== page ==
Working alongside a tutor in class for the weekly one-and-a-quarter hour sessions helps Jane Cerexhe improve her own practice, she says, corroborating the research being carried out by educational psychologists Lesley Thomson and Maureen Myant for Glasgow's education department.
Though their full report will not be submitted to the education directorate until May, responses so far indicate that 79 per cent of primary schools rated the project's input as "excellent" or "good", with many headteachers claiming that staff were more enthusiastic and that pupils were writing more at an earlier stage.
"Comparisons of average Primary 2 assessments from 1997 to 1998 in 10 schools across the city show significant gains in writing," claims the interim evaluation, just out. Reading and spelling scores are "taking children well above the norms for their age".
Perhaps more significantly for Glasgow, a city which suffers greatly from problems associated with poverty and deprivation, the psychologists state:
"The correlation between deprivation and attainment scores was weak, with results indicating that schools can raise standards in the face of significant social and economic deprivation. For example, standardised reading scores in one primary (with 66 per cent of pupils in receipt of clothing grants) rose from 70.15 months (P2, 1997) to 78.83 months (P2, 1998). Spelling scores also rose from 71.5 months (P2, 1997) to 78.76 months (P2, 1998)."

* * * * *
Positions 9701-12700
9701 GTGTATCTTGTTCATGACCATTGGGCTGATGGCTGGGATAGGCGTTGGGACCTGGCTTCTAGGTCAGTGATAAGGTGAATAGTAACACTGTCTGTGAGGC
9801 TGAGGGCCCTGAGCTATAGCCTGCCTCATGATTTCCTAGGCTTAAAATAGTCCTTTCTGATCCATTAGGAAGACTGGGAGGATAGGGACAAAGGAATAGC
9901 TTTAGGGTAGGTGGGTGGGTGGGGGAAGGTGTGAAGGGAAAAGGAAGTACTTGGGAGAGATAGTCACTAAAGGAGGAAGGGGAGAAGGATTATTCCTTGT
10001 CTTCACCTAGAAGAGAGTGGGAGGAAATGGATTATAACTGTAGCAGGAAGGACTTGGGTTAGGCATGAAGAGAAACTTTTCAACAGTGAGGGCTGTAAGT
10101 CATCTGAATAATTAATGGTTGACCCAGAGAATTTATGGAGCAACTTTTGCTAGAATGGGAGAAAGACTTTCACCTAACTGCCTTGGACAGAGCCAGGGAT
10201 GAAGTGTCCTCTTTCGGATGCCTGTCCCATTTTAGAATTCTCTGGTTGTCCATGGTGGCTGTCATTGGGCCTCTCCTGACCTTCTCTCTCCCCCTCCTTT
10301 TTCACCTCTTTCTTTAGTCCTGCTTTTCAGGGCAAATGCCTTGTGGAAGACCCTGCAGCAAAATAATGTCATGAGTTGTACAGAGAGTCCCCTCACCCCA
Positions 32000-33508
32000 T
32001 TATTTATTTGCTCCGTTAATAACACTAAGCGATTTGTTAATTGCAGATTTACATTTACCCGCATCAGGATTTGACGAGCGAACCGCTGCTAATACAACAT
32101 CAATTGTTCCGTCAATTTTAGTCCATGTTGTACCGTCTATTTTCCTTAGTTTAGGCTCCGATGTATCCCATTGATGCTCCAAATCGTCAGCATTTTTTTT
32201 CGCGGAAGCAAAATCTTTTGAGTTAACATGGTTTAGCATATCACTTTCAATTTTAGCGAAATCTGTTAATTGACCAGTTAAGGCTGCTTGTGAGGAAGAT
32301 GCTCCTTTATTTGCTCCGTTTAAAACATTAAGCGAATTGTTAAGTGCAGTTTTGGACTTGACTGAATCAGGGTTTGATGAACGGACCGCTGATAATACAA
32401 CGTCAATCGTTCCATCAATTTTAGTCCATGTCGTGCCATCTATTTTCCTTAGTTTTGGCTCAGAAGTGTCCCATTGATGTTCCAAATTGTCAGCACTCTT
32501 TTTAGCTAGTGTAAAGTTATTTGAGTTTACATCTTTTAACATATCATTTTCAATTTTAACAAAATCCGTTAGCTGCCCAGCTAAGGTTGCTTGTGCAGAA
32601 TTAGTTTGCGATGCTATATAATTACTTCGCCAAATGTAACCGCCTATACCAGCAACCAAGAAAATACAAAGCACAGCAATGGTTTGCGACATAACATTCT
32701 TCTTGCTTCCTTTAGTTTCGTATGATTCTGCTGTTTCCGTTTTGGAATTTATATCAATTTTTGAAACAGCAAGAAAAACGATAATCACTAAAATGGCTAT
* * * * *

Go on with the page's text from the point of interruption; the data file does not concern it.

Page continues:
In nurseries, similar improvements are claimed in children's concepts of print, early writing and letter knowledge.
"Prior to the input, 41 per cent of children knew that the print in a story conveyed meaning and 42 per cent of children could point out a word. These figures rose to 72 per cent and 83 per cent respectively after a two month period," claims the report.
Glasgow's literary co-ordinator, Fiona Harrison, believes that the city's approach to literacy is wider and more balanced than the recently acclaimed systems in Clackmannanshire, North Lanarkshire and West Dunbartonshire.